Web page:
Besides reconstitution, we can use the MKO strain to study many poorly characterized aspects of autophagy, and gain new information that is difficult to obtain from single- and double-deletion analyses. For example, the MKO strain can be used to determine whether a particular interaction between Atg proteins is direct. As previous data suggest, there are several protein complexes functioning in different steps of autophagy, but there has been no easy way to determine how proteins in a complex interact, and whether sub-complexes exist. The MKO strain expressing various combinations of Atg proteins, will be a useful tool for studying protein interactions and complex formation. The MKO strain will also be valuable for determining minimum requirements for newly discovered aspects of autophagy.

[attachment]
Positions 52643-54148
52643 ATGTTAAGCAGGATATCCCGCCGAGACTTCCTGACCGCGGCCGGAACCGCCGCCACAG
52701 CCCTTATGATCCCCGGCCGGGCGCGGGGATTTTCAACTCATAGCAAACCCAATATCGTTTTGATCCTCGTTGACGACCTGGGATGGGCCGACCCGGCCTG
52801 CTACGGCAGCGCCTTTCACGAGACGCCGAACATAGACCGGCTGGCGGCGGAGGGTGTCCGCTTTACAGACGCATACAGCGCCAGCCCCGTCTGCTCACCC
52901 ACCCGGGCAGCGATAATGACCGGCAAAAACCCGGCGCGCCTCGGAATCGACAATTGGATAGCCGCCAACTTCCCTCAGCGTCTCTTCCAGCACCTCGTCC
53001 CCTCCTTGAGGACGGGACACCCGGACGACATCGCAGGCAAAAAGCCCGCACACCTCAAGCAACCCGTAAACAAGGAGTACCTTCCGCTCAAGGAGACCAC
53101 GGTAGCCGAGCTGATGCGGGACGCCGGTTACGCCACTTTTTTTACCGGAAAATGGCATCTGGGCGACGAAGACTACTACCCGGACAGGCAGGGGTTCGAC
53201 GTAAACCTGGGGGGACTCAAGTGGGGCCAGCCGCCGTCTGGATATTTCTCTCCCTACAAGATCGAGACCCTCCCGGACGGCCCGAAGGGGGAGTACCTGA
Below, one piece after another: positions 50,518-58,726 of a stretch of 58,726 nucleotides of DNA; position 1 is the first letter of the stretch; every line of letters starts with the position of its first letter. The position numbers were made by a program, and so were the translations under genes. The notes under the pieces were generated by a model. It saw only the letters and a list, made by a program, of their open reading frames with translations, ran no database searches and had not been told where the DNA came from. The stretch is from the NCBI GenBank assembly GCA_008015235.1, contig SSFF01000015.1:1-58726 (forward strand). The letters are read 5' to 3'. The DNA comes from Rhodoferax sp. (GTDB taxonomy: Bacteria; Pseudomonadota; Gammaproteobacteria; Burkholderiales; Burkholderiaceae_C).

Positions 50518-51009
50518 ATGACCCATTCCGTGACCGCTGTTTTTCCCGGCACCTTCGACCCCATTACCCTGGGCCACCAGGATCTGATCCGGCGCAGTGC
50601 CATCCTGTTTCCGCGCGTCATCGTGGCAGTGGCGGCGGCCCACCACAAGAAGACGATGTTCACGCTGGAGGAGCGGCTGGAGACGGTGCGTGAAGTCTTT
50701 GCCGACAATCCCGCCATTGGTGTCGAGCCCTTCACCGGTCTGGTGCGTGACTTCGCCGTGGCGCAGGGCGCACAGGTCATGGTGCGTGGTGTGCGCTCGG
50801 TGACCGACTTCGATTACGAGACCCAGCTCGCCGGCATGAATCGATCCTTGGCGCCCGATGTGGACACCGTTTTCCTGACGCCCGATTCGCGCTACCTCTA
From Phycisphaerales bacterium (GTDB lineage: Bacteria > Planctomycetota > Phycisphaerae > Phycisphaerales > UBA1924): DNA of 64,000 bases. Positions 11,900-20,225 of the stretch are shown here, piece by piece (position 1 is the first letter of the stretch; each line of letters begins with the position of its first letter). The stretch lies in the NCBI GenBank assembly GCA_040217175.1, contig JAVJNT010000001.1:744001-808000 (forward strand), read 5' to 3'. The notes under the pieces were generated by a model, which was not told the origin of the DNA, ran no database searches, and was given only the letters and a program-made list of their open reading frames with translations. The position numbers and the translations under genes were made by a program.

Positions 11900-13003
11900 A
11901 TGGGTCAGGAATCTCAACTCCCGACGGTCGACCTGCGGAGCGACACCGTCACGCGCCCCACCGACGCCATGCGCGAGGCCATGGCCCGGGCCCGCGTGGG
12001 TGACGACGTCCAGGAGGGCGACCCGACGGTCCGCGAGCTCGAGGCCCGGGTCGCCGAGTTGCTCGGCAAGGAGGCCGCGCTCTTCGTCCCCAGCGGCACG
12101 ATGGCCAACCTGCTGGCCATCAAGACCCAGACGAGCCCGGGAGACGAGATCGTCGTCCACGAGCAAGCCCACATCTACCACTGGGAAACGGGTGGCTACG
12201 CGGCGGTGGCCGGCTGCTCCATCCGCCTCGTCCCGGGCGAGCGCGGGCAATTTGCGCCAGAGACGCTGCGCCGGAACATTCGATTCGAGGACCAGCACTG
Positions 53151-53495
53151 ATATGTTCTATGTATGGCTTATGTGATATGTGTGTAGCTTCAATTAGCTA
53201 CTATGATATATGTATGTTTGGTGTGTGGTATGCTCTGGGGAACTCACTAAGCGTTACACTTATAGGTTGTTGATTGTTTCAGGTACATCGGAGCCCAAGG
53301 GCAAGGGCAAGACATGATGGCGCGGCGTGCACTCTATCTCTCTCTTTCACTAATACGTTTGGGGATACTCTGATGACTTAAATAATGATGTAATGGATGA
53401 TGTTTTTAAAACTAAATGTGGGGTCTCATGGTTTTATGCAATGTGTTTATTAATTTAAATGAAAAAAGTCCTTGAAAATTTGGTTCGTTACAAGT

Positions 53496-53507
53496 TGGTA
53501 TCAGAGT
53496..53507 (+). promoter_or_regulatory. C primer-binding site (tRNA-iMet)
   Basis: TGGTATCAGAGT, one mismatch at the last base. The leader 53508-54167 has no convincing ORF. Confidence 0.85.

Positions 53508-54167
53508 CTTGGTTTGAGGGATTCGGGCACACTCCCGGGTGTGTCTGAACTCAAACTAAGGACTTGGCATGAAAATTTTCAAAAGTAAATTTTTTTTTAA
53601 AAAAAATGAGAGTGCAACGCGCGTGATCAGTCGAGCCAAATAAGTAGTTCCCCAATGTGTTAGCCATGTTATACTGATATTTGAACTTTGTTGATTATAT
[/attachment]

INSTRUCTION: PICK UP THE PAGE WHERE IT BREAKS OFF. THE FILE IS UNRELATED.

Addendum to: Cao Y, Cheong H, Song H, Klionsky DJ. In vivo reconstitution of autophagy in Saccharomyces cerevisiae. J Cell Biol 2008; 182:703–13.